Young Critics: The Lebanese Rocket Society

lebanese rocketIn the early 1960s, with the space race in full swing, the tiny country of Lebanon decided to get in on the act; the faculty and students of Haigazian University began building and testing a series of rockets.This is the subject of Joana Hadjithomas and Khalil Joreige’s charming documentary; which charts the genesis and life of the Lebanese rocket program.

The film’s personal approach (with both filmmakers appearing on screen) is in stark contrast to recent documentaries in the vein of Senna or The Imposter, in which events were left entirely to the narration of those involved – and were probably better for it. Whilst the film does come across like a personal project, the early stages can feel slightly more like a television documentary than a feature. I must say, however, that this gripe is not applicable to the film’s final portions; where the filmmakers become the subjects themselves, with their own initiative to honour their countrymen’s exploits.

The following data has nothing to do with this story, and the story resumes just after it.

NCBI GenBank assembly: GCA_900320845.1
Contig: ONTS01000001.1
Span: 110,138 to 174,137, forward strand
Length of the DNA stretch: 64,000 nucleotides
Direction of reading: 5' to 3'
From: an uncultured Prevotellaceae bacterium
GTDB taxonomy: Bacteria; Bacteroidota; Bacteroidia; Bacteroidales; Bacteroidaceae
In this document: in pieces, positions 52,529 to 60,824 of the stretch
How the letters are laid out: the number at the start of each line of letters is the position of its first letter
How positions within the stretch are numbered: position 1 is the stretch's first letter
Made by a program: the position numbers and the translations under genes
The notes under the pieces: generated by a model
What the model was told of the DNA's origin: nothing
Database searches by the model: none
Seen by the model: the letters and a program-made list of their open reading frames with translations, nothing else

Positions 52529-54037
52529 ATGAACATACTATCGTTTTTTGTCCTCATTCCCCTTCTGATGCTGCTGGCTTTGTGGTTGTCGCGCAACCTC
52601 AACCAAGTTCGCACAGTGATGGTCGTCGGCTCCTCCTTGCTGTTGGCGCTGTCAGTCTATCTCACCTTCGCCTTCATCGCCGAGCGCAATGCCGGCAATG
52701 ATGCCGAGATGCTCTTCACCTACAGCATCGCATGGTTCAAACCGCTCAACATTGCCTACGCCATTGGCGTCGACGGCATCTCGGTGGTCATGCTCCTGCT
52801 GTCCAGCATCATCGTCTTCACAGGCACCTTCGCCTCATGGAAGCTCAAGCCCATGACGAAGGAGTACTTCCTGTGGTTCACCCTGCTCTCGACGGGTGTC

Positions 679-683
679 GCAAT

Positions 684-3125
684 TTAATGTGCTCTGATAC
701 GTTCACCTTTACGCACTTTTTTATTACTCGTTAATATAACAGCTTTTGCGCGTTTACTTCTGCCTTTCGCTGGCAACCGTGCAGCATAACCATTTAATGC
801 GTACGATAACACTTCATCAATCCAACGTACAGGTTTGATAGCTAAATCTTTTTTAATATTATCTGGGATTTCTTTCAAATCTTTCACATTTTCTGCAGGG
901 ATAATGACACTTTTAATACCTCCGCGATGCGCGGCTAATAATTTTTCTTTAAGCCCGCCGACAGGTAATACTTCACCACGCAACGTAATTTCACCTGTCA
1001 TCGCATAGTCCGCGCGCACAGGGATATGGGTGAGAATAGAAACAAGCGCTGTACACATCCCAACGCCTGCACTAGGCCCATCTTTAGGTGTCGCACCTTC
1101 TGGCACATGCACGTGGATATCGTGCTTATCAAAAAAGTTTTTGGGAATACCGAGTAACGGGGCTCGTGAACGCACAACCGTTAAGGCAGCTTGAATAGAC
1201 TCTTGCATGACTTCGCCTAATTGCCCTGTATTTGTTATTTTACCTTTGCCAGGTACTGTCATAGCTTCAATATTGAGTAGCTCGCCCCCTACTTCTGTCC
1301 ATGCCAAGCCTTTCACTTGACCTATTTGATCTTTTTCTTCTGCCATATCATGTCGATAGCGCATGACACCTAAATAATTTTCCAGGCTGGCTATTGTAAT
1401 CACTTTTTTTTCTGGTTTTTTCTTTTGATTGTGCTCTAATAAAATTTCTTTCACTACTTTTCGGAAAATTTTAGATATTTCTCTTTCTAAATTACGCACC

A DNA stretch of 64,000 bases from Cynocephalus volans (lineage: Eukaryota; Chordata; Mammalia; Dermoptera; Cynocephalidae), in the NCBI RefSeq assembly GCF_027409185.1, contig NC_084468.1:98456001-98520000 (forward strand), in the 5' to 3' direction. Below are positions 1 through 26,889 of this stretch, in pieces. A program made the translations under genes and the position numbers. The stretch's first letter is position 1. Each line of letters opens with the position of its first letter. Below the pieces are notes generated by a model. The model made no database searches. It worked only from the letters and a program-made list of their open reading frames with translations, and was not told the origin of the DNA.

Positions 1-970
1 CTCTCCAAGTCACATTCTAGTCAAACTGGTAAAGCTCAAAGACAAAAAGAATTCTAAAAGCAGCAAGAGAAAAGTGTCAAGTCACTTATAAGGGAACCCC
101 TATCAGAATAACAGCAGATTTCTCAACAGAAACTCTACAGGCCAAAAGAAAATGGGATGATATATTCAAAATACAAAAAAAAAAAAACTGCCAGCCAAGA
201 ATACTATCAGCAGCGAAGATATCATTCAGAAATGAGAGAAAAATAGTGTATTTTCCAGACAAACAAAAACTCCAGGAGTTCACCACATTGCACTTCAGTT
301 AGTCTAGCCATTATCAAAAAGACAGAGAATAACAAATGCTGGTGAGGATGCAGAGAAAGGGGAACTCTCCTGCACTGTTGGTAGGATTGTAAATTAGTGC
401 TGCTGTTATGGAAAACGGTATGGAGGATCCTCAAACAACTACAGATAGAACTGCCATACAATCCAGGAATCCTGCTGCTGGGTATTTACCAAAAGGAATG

At their heart, documentaries rise and fall on the strength of their subject matter, and The Lebanese Rocket Society excels in this area; its tale disarmingly charming. The film also manages to raise questions on the line between scientific pursuit and its practical (a.k.a military) applications.

If the point of documentaries is to inform the viewer of something they did not already know, and entertain them in the process, The Lebanese Rocket Society succeeds wonderfully. The only thing it lacks, perhaps, is that truly cinematic feel.

– Will Firth